This new approach to increasing content was actually put in place by the Post’s owner and Amazon chief, Jeff Bezos. This trend of more is universal. The number of Google indexed pages grew by more than 100 trillion in four years to 130 trillion in 2016. The number of indexed pages is no longer noted on the How Search Works Google page, but it’s certain that this number has increased significantly.
So why is more content the way to go? Steve offers some points that are hard to argue with that align with the Post’s strategy.
First, the Post and those with a similar strategy still care very much about quality. Steve notes in his post that science-related publications are also creating more content. There are over 28,000 scholarly peer-reviewed journals publishing over 2.5 million new scientific papers each year.
There is also the emerging trend of automated content, which includes algorithm-driven content. There are better tools available now for publishing and distributing content. Internet access and literacy rates continue to rise meaning more people can consume content. It’s also less costly to create content now than years ago. All these points are a huge catalyst for more content.
But is blogging frequency really indicative of success? Is it all just convenient data to make a point? Who has a contradictory view?
The Ideal Blogging Frequency Doesn’t Exist
That’s the statement from the experts at Moz, who certainly have a lot of expertise and experience in content. So, we should probably hear them out.
The folks at Moz think a lot of the data supporting higher frequency is misleading. They argue that correlation and causation should be totally separate. Basically, they say that frequency doesn’t matter as much as these things:
- Are the visits you are receiving because of more posts valuable? You could have a lot of traffic to your site, but those visitors may not be your ideal buyers and would never become a customer.
- The data that’s been presented that aligns quantity with traffic and leads, what industries and sectors are they? If they aren’t in your industry, then it’s hard to say that the quantity would have the same correlation. If you’re a manufacturing company, you probably don’t have much use for data from retail brands.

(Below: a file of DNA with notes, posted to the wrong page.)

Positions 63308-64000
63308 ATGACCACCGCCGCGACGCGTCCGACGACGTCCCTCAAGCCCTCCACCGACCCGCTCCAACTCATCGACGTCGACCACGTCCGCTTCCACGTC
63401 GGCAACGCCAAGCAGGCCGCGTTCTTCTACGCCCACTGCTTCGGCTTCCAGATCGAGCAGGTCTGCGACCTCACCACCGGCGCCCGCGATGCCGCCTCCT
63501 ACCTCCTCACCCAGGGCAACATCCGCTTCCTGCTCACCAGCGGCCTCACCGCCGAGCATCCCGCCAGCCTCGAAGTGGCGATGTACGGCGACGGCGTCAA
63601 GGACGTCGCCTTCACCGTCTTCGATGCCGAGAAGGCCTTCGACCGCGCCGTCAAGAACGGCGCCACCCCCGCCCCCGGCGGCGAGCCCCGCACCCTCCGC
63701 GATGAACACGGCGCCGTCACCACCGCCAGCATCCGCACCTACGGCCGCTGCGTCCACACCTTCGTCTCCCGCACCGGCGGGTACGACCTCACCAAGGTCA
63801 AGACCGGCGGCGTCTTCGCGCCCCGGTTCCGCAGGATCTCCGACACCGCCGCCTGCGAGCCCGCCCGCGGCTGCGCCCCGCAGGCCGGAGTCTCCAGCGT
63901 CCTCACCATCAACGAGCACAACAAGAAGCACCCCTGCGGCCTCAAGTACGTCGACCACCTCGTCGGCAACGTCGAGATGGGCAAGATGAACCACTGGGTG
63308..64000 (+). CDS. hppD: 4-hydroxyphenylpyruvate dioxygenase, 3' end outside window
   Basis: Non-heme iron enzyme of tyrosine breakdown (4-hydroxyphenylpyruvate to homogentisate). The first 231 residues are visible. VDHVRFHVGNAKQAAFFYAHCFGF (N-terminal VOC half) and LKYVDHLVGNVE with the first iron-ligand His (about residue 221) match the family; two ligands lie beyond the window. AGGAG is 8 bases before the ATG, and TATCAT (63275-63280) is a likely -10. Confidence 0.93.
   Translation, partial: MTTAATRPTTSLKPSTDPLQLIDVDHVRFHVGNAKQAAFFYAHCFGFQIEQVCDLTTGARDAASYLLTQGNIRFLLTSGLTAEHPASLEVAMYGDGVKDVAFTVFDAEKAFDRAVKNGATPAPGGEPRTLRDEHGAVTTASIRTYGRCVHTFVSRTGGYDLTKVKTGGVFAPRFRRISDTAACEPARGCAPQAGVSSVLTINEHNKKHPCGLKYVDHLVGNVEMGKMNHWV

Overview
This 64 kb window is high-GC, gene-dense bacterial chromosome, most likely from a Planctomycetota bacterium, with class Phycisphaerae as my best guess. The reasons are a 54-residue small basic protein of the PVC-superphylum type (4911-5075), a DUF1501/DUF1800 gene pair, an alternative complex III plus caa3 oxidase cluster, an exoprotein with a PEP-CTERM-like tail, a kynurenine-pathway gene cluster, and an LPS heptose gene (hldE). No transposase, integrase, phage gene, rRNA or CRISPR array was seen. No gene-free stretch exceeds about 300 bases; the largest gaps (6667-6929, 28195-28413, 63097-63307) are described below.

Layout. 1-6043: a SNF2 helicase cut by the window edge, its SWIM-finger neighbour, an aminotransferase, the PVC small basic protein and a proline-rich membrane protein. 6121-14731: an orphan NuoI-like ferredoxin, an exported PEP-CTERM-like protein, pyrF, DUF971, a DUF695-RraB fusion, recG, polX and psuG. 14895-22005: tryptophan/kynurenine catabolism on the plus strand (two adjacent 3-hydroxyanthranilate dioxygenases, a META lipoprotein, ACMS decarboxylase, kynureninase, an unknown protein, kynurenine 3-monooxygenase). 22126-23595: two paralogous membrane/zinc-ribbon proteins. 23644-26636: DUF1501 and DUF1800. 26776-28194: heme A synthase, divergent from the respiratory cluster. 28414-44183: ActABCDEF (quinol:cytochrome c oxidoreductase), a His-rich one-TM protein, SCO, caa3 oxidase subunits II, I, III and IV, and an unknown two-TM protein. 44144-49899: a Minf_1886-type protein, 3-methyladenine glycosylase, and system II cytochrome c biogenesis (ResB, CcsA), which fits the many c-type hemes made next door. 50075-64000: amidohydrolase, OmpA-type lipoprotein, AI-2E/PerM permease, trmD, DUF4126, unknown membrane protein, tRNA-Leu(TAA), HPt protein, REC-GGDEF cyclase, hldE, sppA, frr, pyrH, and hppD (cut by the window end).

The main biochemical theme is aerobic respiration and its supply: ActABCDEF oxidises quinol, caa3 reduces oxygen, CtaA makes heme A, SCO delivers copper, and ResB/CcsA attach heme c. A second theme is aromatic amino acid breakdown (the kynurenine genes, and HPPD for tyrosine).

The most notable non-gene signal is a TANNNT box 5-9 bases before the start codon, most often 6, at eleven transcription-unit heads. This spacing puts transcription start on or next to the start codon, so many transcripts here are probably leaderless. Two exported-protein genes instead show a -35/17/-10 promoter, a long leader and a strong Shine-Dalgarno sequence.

- Matching your goals and content schedule. If you are seeking to increase your viewership for a particular series, or drive traffic by writing about specific promos or events, then it makes sense to increase the frequency of blogs. However, if your goals are different and based on other elements like seasonality, then it may behoove you to publish less.
- Consistency matters more than frequency. If you want a consistent audience, then you must also be consistent in your publishing. People get in the habit of coming to your blog and expecting new content.
- Creating posts that attract more attention and are amplified is more beneficial than sheer frequency. If you have 11 posts that get an average number of views, that’s fine. But if you have less than 11 blogs, and several of those get lots of backlinks and shares on social media, then your traffic and leads will increase, not solely based on quantity.
So while I agree with these questions and concerns, they don’t present evidence against increasing blog post frequency. Just really good questions to ask about the data. In the end, we recommend you test it out for yourself. And listen to industry experts like The Media Captain:
How Often Should You Post?
Well, we’ve examined quite a bit of data and seen arguments from experts on both sides of the issue. So, simply put, how often should you post?